Digital M- will it be full frame?

Discussion in 'Leica and Rangefinders' started by glenn_owens|1, Nov 28, 2005.

  1. With Canons new full frame D5 and i would imagine Nikon will
    introduce something within 18 months. I'm thinking IF Leica is
    working on a digital M dont even bother with it unless it has the big
    I dont even know if they are working on one but thats my opinion if
    they are working on it.
  2. Not going to happen on the 1st iteration I'll bet. Probably later though.
  3. Well Leica rep I asked announced the digital M for PhotoKina 2006 so I imagine they are working on one. This isn't exactly news. Don't think it will be full frame.
  4. Glenn try the search function here and you'll find that they are working on one and that you are not interested
  5. Nikon have said they aren't going full frame, but whether that's because they can't afford to or don't want to is debatable.

    I'd say there is a zero percent chance of any Leica M digital being full frame. My guess is that they'll use the sensor from the DMR back.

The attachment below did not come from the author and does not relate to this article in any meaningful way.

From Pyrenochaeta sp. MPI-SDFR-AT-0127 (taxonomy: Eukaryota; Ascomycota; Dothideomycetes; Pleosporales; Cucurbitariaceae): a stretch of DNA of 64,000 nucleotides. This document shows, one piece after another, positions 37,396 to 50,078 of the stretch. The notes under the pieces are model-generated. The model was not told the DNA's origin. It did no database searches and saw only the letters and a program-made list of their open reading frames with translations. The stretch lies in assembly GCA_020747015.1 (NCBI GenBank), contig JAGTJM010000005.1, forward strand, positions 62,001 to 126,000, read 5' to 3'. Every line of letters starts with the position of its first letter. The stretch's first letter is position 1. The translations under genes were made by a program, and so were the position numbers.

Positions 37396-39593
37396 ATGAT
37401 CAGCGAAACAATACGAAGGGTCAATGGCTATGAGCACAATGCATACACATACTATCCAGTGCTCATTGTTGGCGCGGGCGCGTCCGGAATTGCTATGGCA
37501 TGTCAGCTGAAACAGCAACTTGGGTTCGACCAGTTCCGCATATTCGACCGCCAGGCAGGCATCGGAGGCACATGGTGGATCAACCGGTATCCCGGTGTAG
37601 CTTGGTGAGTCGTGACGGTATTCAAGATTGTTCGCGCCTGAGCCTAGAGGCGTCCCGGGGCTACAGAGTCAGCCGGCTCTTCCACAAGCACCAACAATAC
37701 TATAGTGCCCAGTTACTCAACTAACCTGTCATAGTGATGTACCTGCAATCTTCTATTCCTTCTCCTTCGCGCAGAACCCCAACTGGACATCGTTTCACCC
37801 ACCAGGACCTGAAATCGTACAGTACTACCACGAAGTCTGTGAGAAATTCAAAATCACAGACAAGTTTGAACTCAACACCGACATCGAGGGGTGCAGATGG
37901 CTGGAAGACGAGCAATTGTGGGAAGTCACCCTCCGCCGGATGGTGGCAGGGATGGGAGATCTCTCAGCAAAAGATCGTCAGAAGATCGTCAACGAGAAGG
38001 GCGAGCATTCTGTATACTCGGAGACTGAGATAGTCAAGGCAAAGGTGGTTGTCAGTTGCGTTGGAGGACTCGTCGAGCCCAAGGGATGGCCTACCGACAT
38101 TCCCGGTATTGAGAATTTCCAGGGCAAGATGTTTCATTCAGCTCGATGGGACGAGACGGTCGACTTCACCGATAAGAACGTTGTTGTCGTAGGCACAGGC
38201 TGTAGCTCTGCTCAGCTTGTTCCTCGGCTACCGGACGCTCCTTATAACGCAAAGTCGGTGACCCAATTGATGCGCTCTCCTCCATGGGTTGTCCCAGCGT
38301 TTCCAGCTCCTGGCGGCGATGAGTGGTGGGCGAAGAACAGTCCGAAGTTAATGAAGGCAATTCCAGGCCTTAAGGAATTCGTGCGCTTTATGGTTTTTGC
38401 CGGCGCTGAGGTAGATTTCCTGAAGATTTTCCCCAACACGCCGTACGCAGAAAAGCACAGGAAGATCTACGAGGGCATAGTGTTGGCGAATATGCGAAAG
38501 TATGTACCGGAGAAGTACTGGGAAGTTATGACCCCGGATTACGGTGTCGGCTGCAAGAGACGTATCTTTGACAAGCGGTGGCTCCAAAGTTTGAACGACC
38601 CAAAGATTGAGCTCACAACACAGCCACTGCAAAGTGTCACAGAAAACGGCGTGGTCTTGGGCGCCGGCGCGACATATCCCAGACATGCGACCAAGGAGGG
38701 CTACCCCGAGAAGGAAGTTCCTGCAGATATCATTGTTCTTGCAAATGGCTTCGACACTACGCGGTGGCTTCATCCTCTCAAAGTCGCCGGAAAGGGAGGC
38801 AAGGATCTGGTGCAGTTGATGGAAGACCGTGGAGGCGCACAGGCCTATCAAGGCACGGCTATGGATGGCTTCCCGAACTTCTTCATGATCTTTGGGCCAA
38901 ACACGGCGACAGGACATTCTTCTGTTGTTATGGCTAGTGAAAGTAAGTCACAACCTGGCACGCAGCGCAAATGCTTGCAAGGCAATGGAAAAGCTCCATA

6. It almost certainly will not be full frame. Look for something like 1.3X. The question is will Leica be introducing a new series of wide angle lenses to go with the digital M.
  7. Rumors say the Digital M will have a 1.33x sensor, not full frame.
    If true, it will make the camera less practical to use with existing Leica lenses. A 1.5x sensor (like the one in most Nikon DSLRs) would be better, because the lenses most popular with Leica users (35mm, 50mm, 90mm) would convert to familiar focal lengths. A 1.33x-factor sensor would produce mostly weird, nonstandard focal lengths:
    Focal Length 1.33x Comments 1.5x Comments
    21mm 27.93mm Nonstandard 31.50mm Nonstandard
    24mm 31.92mm Nonstandard 36.00mm Nearly 35mm
    28mm 37.24mm Nearly 35mm 42.00mm Nonstandard
    35mm 46.55mm Nonstandard 52.50mm Nearly 50mm